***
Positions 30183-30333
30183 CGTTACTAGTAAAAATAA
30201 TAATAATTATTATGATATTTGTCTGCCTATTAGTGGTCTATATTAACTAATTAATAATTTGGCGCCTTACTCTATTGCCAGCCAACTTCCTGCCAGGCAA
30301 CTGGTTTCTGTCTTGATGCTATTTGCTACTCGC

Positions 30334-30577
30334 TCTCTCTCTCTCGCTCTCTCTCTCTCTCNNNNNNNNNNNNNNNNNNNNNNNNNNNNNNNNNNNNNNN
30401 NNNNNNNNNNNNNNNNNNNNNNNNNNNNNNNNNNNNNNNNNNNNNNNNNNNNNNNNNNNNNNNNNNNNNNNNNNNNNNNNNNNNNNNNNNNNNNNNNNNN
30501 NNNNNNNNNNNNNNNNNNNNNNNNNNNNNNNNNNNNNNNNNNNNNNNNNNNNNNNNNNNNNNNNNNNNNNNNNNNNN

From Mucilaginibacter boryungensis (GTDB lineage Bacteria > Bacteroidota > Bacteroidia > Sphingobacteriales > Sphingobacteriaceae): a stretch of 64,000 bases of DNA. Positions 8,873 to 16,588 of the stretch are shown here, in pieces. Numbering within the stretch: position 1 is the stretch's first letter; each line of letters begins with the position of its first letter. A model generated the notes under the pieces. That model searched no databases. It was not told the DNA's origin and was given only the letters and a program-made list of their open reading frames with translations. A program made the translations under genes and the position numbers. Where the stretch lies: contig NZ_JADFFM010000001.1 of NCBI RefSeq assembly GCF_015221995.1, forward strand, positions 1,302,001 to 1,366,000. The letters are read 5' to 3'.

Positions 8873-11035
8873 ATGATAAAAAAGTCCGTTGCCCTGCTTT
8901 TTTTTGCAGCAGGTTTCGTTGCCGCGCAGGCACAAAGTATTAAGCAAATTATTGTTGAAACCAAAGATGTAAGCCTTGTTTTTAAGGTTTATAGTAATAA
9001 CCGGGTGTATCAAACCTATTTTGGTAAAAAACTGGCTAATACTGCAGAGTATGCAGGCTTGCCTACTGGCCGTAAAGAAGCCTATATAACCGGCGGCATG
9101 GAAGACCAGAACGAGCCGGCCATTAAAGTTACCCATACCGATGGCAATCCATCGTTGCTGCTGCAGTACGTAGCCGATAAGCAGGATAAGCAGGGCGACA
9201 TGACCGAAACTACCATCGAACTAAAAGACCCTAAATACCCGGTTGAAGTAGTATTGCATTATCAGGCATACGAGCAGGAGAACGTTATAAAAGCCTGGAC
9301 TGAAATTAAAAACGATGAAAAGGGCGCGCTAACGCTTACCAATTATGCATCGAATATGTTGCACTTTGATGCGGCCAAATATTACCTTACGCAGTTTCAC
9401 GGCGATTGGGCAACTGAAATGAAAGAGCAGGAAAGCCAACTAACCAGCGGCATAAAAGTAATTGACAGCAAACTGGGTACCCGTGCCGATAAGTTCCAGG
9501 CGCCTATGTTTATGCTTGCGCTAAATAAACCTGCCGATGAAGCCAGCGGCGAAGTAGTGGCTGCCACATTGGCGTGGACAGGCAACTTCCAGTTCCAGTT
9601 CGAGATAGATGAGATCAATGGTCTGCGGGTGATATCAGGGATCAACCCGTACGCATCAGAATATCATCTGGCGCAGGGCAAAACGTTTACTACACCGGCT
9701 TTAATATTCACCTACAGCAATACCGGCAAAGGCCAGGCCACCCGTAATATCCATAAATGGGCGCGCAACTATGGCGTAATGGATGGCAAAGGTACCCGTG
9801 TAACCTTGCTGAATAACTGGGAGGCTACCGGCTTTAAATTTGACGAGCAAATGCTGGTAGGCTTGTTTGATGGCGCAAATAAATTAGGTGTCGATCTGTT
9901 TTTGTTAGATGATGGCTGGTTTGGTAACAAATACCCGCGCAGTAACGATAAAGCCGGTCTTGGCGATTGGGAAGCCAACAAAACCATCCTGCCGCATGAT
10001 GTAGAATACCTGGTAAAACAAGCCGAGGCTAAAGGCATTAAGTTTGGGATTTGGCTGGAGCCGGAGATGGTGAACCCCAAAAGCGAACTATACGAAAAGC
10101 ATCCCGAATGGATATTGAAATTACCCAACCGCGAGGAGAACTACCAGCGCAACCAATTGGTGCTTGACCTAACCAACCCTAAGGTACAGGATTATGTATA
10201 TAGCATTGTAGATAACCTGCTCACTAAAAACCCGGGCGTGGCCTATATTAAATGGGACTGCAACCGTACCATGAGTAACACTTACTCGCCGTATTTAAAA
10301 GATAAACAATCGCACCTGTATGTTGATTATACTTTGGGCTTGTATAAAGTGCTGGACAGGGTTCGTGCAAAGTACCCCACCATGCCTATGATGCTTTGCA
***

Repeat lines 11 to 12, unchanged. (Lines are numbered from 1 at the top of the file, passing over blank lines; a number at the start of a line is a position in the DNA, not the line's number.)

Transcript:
8873 ATGATAAAAAAGTCCGTTGCCCTGCTTT
8901 TTTTTGCAGCAGGTTTCGTTGCCGCGCAGGCACAAAGTATTAAGCAAATTATTGTTGAAACCAAAGATGTAAGCCTTGTTTTTAAGGTTTATAGTAATAA